Harry Potter and the Sorcerer's Stone (2001)

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Movie Review written by: Born Movie Reviews
RT Critics Rating: 8/10

Born Movie Reviews' Rating: 8/10

BOOK ONE:
HARRY POTTER AND THE SORCERER'S STONE (2001) - Chris Columbus

By now, everyone is already familiar with the boy who lived, the one survivor of He-Who-Must-Not-Be-Named, the wizard Harry Potter. For ten years of cinema, the film industry and J.K. Rowling have astounded us with great vision and imagination. Now that the magical journey has ended, it is about time to take a look back at the very beginning, the one that started it all, back when Harry is just a poor boy living under the stairs of the Dursley's home.

The Sorcerer's Stone follows eleven-year old Harry (Daniel Radcliffe) as he discovers that he is the orphaned son of powerful wizards. He is then offered a place at Hogwarts, a boarding school for young wizards that exists in a magical realm outside of the monotonous world of normal humans, or "Muggles." As he bonds with clumsy Ron Weasley (Rupert Grint) and schoolgirl Hermione Granger (Emma Watson), Harry learns of Lord Voldemort, the murderer of his parents, and a magical item called the Sorcerer's Stone, sitting somewhere in the halls of Hogwarts.

Being the first film that introduces Hogwarts, Sorcerer's Stone's greatest success is bringing the world of the magical school to life. Director Chris Columbus skillfully invites the audience to hop on the train alongside Harry, and learn about all the magical components that shape the school. When Harry gasps in amazement, so do we, whether it is observing moving paintings or seeing food appear on your plates in front of your eyes. In addition to brilliant visual effects, Columbus aids the film with great costume designs, makeup, and set pieces. As a result, Sorcerer's Stone quickly and efficiently immerses us into the world of Harry Potter.

Though this is the greatest strength of the film, it is also partially its weakness. At times, it pays too much attention at pleasing our eyes that it loses grip of storytelling. Thus, the pacing at times is a little bumpy. In addition, Sorcerer's Stone is also arguably one of the more loyal films to the original book. However, it is a little too faithful and in a way becomes unoriginal, especially if you have read the book first. In a way, it is as if the filmmakers tried too hard to please the Potter fans and thus end up offering little to no surprises. Nevertheless, the magic is still there and the film is still guaranteed to capture fascinating scenes and enchanting sequences, from a game of Quidditch to a deadly chess game.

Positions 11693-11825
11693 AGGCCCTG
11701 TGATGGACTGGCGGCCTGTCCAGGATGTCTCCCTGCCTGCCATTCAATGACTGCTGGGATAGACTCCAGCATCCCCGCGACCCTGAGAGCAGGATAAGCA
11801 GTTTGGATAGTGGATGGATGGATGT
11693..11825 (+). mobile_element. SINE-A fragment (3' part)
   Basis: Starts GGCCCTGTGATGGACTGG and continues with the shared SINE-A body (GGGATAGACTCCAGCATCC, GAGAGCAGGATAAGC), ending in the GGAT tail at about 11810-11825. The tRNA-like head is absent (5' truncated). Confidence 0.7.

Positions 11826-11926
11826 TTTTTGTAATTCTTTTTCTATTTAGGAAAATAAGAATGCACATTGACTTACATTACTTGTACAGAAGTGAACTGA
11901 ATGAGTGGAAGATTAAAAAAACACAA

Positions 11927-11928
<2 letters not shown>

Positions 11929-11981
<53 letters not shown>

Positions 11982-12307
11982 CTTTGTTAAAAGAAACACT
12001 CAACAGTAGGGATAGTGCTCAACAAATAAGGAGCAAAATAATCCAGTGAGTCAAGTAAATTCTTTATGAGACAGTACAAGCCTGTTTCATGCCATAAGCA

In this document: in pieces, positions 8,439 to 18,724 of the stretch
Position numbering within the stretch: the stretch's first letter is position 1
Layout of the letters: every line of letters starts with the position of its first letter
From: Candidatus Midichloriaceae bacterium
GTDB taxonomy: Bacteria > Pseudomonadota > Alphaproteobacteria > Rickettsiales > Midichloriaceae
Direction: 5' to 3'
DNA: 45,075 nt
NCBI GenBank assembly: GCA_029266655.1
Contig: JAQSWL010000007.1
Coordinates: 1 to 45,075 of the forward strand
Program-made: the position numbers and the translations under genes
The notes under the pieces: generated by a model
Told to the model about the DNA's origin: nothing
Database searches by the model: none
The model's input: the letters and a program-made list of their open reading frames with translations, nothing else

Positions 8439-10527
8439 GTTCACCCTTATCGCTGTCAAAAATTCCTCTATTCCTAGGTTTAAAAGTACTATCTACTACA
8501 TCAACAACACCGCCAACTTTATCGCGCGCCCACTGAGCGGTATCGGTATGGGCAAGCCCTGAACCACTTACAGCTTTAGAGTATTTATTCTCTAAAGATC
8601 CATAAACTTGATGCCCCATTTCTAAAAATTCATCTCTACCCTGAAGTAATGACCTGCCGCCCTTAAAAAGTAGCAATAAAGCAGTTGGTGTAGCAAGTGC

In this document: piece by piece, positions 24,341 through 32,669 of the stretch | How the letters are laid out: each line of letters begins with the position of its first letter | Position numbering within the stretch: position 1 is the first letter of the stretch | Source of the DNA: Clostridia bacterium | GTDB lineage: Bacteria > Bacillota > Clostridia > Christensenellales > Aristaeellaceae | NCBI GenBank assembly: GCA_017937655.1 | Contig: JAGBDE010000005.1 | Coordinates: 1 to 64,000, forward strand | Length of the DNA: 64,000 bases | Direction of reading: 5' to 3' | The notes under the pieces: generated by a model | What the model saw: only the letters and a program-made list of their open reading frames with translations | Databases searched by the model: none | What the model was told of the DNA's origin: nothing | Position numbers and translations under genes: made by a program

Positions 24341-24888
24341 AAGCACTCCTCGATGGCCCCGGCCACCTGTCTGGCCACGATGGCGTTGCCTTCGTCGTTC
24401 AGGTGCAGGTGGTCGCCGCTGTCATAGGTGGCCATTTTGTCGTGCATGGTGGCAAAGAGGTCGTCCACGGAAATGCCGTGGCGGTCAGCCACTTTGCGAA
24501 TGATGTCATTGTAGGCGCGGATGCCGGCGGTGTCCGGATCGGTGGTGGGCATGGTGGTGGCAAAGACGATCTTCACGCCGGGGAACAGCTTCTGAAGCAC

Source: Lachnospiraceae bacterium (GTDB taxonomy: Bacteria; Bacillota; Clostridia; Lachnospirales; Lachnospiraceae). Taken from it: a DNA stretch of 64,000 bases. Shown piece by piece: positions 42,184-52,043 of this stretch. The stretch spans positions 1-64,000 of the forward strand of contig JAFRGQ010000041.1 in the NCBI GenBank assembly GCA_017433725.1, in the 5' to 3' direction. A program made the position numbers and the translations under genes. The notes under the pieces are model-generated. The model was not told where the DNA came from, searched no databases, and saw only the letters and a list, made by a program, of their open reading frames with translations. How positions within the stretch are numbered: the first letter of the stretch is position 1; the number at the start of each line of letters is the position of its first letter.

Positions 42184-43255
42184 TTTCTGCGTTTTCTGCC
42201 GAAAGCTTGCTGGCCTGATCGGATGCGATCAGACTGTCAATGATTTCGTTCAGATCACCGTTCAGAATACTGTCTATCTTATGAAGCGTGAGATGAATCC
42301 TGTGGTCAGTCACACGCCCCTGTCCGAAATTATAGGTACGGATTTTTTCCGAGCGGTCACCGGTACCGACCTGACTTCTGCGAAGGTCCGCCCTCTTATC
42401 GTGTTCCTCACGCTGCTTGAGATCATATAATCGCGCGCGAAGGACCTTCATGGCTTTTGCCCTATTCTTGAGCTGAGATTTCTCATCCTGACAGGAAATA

Sorcerer's Stone is not a children's film nor is it an adult film, and it fits perfectly for a first entry to Harry Potter. It has enough dark content to intrigue and also enough delight to please.

In this critic's opinion, Sorcerer's Stone and the next entry Chamber of Secrets are the least compelling based on filmmaking. However, it is without a doubt one of the more entertaining entries, and Chris Columbus delivers for a simplistic film that does not have too much depth. If Columbus was handed Goblet of Fire or Order of the Phoenix, then things might have been ugly. Fortunately, the first story of the series is straightforward enough and enthralling enough to please all audience members. Visually, this is the best you can get out of a Sorcerer's Stone film adaptation.

In conclusion, The Sorcerer's Stone is a spellbinding start to a spellbinding series, and for an initial film that begins right, there is much hope that the film series will continue in respectable reputation. Probably one of the greatest factors about the first Harry Potter film is the fact that it still holds up when viewed today. Even when it suffers from a lack of cinematic filmmaking, it establishes the magical world effectively and visually triumphs. In the end, when we see Harry return home on the train like we return to our Muggle world after viewing Sorcerer's Stone, we are all excited to return to Hogwarts the next year and see what new journeys await the boy who lived.


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